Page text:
But he wouldn't let us go, and said "oh wait, but that is the regular price... not the price for you."

It was too funny. We bantered back and forth and ended up paying 70 lira ($11.60 CAD, $8.80 USD) which is probably still double what it should have been, but we felt sorry for the guy, and he did give us quite a few freebies including some delicious Turkish delight.

Then, we needed somewhere for lunch.

Because of our gluten free situation, and the fact that we don't speak the language, it's not easy. But we found a little kebap place where I had a meat one and rice, and Ruth had chicken wings.

Not the best lunch we've had, but it put something in our stomachs.

32 lira ($5.30 CAD, $4.00 USD).

Then we went for a walk along the waterfront.
Nice bike path, and maybe we will rent some bicycles for a couple of hours one day.

Scenery along the way.


One of the reasons we use Scotiabank in Canada is that they are the most fee friendly bank for Canadian travelers. Our Scotiabank Passport Visa has no foreign exchange fees, and they have a large network of foreign banks where you pay no ATM fees. So we need to make sure we use the TEB banks whenever possible here in Turkey to get cash.

We came across one such ATM, and took out 1,600 lira ($265 CAD, $201 USD) cash to keep us going for a while.

Our overpriced apricots and spices.

We walked back to the apartment and rested for a couple of hours before heading out again to walk down to the fish market.

View from our apartment at dusk.

We tried to book another week here, but unfortunately he already had someone coming in the day after we leave. So we got one more night here for a total of 8. We will leave here next Wednesday morning.

At the fish market.

We met up with Volkan and Heather. Last time we saw them, six years ago in New York, I knew that we would meet up again at some point in time. Who would have thought it would be in Turkey?!

We had a nice meal and it was convenient having Volkan around because he speaks the language! We sat for a couple of hours and got caught up with each other. They will be in Turkey for the next few months, so we will no doubt be seeing them again.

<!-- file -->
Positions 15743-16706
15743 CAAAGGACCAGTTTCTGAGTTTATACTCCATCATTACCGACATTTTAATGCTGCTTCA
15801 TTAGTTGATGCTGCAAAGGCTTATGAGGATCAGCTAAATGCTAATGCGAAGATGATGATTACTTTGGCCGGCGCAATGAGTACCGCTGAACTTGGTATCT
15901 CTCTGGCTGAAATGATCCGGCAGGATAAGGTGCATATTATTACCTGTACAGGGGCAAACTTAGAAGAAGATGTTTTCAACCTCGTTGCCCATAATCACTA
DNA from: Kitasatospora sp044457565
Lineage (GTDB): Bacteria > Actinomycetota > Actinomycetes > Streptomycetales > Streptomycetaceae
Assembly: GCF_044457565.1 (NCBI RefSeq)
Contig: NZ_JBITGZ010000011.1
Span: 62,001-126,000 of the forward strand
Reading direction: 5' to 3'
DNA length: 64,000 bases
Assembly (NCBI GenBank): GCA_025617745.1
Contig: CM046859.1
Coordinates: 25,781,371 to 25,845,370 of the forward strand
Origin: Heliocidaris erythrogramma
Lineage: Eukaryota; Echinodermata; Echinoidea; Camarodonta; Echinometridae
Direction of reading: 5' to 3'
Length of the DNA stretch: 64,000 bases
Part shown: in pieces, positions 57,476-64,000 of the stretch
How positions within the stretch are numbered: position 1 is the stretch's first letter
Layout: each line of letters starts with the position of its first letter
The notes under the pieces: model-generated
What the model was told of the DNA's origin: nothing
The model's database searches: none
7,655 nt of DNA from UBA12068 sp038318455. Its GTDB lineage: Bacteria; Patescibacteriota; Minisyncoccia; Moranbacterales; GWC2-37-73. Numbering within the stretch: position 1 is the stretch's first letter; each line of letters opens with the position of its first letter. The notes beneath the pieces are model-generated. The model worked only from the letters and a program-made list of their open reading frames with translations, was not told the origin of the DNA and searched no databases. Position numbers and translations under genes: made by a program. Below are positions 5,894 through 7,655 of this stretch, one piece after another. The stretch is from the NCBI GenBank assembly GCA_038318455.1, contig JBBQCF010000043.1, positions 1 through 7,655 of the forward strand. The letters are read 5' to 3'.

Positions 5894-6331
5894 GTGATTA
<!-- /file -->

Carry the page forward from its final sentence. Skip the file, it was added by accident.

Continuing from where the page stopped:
Dinner is served!

The whole fish itself cost 25 lira (4.16 CAD, $3.15 USD) each. Then, it cost another 40 lira ($6.65 CAD, $5.04 USD) each to cook it and serve up a salad and a shot of raki, the local hooch. 

Forgot to get a photo of us together. I looked back to the time we met them in New York, and we also didn't get a photo of us then! Strange.

We ended up walking 17 kms (10.5 miles) yesterday, so today might be a day of rest, however I am sure we will go out for a stroll. There is a path behind us that leads up into the hills... maybe we will see where that leads!

Total distance walked in Turkey 17 kms (10.5 miles).
Deal of the day on the AstroAI Mini Fridge.

And in Canada...


  1. I always like to look up animal sounds in different languages. In Turkish, cats say "miyav". Looks like you guys are off to a great start! Enjoy and be safe.

    1. I never thought about that, although it is spelt differently it still sounds the same as "meow".

      We are off to a great start! :-)

  2. You're right, I read your blogs while having coffee when I get up. Thanks for posting all three costs of things it's quite a difference. I love following you, thanks.

    1. We are glad that the post was there waiting for you in the morning.

      We always like to post the prices of things to give people and idea of that things cost and of course the exchange rate, and because the majority of our readers are American it is only right to post the US equivalent as well. :-)

  3. Wow, now that was a full day for sure. Paid a good bit for those spices for sure but think of it as travel dues. It could be that the money you paid is all the revenue they earned in a day. Everyone seems to be struggling lately these days. Apartment is nice and too bad you couldn't stay longer but you can trek back another time. Have fun. Thanks for the posts.